Google is set to launch its first cloud region in Cape Town, South Africa, as part of its wider plans to invest $1 billion in the continent.
The project will leverage “Equiano”, Google’s private subsea cable that will connect Africa with Europe, running along the West Coast of Africa between Portugal and South Africa.
The new cloud region will allegedly contribute over $2.1 billion to South Africa’s GDP and will help create more than 40,000 jobs by 2030, according to research commissioned by Google Cloud.
What does this mean for users?
Google Cloud Africa director, Niral Patel, said that the new region will allow for the “for the localization of applications and services”.
In addition, the executive said the region “will make it really easier for our customers and partners to quickly deploy solutions for their businesses, whereby they’re able to leverage our computer artificial intelligence or machine learning capabilities, and data analytics to make smarter business decisions as they go forward”.
Google’s decision to expand its footprint in Africa may have more significance than what initially meets the eye.
Some African nations, for example, Kenya, have recently expanded their data protection regulations, which may lead more companies in the area to prioritize cloud sovereignty issues.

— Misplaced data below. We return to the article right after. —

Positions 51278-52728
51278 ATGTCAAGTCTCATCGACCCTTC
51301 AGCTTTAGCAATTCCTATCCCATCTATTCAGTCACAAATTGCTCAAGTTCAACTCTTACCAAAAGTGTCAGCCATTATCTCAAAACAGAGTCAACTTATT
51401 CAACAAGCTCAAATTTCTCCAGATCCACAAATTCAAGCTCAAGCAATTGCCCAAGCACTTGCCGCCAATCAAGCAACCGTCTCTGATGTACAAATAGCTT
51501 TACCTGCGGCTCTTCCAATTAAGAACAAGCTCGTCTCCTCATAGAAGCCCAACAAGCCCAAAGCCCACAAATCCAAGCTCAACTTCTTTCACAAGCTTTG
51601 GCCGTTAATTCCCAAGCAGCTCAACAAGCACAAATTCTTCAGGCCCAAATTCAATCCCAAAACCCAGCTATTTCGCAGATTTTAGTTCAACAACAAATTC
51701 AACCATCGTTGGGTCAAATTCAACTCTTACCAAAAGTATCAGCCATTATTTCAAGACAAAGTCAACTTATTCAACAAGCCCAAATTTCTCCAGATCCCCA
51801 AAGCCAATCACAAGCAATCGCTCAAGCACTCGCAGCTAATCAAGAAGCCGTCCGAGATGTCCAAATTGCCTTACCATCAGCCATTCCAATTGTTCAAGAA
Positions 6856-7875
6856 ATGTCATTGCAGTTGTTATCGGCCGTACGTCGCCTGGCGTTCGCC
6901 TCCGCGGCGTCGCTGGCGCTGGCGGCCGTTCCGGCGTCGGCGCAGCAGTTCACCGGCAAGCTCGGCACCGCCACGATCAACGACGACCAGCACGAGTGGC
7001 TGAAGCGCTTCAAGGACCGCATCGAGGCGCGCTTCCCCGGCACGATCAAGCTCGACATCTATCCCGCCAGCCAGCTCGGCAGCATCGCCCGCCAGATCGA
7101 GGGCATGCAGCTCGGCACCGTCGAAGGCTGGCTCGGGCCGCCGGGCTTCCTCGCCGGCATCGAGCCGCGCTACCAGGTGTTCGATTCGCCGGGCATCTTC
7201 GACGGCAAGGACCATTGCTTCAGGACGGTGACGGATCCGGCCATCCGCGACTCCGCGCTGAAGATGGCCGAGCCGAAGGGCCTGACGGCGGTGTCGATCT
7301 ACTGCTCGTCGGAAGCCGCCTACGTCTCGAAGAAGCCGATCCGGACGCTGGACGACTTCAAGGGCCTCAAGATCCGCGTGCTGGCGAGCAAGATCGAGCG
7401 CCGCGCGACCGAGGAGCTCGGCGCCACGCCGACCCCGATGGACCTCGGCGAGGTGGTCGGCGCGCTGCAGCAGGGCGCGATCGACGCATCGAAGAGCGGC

Any business processing personal data in the country will now have to register with Office of the Data Protection Commissioner (ODPC).
“What we’re doing here is giving customers and partners a choice on where they’d like to store their data and where they’d like to consume cloud services, especially in the context of data sovereignty,” said Google’s Niral Patel. “This allows customers to then store the data in the country should they choose to do so… I guess for me the most important element is that it gives customers the element of choice.”
Google is last among the big three cloud providers to establish a base in Southern Africa.
Microsoft launched cloud regions in Cape Town and Johannesburg in 2019, while Amazon Web Services set up a data center in Cape Town in 2020, and Oracle established one in Johannesburg in 2021.
The news comes as Google looks to scale up its presence worldwide, the announcement follows a recent preview launch of cloud regions in Southeast Asia, including Malaysia, Thailand, and New Zealand.
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